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I noticed that even the most basic Winform application (ie. just a window, with no extra modules) still takes several seconds to load after creating its machine code equivalent through Ngen. I guess then that the bottleneck is loading the .Net framework from disk.

Microsoft's CacheSet doesn't allow managing the actual contents of the disk cache.

Is there an application that can force Windows to keep the main .Net files in its disk cache, as a work-around to slower startup time for .Net applications?

Thank you.

Edit: Here's the screenshot of Process Monitor's Process Timeline: enter image description here

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You "guess" that the bottleneck is in loading the .NET framework. Have you tried confirming this by using something like Spy++ or Performance Monitor (set it to monitor something like disk reads), or are you only guessing at and trying to find a solution to what you guess is the cause of the startup delay? – Michael Kjörling Jul 9 '12 at 12:12

The .NET framework does have a slight lag the first time the framework is loaded into memory, but nothing of the scale you speak of. Are you running with a debugger?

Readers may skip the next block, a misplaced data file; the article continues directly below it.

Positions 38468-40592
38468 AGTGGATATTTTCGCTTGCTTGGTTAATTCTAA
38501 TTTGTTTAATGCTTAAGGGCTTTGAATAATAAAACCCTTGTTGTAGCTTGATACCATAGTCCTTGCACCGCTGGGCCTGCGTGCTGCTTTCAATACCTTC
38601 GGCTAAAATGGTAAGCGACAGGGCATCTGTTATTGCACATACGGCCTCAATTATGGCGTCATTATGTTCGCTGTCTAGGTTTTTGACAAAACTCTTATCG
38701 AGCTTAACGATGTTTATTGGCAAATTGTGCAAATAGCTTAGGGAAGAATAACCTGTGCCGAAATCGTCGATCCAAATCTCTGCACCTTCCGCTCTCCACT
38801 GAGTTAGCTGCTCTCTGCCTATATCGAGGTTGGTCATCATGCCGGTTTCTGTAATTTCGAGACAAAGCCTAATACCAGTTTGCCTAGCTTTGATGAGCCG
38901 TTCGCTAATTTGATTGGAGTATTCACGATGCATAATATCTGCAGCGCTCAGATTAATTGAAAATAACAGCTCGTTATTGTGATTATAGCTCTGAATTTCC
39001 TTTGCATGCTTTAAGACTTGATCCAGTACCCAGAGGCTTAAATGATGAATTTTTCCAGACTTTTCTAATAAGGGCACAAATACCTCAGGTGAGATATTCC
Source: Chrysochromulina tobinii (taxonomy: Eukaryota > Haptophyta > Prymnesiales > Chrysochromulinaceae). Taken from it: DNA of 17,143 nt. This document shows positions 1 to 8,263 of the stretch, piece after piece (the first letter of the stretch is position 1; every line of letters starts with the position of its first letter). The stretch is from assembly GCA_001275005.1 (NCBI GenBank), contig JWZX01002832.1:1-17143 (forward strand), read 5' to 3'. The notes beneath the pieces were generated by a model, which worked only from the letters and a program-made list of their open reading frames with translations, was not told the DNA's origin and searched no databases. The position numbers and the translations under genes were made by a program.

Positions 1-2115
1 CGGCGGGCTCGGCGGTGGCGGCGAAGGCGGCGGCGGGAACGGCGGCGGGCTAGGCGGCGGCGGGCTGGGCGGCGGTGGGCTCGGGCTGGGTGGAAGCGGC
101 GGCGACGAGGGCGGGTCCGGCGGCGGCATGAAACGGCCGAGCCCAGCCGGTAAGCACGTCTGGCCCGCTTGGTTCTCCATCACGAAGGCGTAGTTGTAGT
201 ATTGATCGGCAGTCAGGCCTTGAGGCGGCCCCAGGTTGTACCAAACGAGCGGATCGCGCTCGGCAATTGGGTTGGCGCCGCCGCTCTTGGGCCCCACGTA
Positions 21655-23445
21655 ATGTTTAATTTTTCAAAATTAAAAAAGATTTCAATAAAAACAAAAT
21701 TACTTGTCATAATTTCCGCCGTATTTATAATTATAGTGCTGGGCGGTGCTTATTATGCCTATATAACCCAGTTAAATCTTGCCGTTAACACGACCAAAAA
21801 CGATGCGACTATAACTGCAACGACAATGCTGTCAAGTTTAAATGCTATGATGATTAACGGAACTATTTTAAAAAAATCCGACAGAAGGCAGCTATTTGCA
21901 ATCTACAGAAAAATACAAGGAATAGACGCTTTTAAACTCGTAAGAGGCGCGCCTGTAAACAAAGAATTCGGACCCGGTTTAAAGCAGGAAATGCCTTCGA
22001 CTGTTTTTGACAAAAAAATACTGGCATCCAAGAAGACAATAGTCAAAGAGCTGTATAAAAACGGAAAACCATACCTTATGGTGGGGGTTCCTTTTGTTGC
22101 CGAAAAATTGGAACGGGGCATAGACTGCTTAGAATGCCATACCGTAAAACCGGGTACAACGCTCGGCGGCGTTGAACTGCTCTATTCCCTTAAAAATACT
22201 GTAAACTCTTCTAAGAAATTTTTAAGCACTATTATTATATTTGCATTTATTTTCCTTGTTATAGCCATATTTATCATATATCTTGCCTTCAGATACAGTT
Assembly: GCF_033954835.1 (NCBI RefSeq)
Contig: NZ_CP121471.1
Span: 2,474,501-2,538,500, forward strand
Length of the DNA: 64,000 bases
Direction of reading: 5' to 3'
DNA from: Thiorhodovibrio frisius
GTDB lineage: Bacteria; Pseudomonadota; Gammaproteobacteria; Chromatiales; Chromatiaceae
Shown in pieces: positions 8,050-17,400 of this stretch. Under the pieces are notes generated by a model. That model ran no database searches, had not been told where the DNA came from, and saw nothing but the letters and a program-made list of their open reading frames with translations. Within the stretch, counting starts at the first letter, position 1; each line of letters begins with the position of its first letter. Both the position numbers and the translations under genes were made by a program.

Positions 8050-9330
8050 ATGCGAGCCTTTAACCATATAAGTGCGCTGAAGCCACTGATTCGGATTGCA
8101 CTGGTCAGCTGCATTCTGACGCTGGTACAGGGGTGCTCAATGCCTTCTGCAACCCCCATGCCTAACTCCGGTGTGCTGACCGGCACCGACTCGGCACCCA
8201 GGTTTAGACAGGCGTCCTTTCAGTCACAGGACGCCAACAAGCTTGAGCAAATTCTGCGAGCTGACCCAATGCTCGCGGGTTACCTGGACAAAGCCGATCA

Alternatively you can see whether signed .NET assemblies are trying to get to, which can introduce a delay depending on network conditions. Use Process Monitor for this.

In fact, Process Monitor will identify for you, step by step, what's happening when you run something, and you can narrow down the problem much easier than guessing.

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Thanks for the tip. I ran Process Monitor to watch what a basic VB.Net app does. I added a screenshot of the Process Timeline. The File Summary shows a total File Time of 45.60, but I don't know what this means and if it explains why a cold start takes several seconds while a Freebasic equivalent loads in a split second. – OverTheRainbow Jul 10 '12 at 11:34

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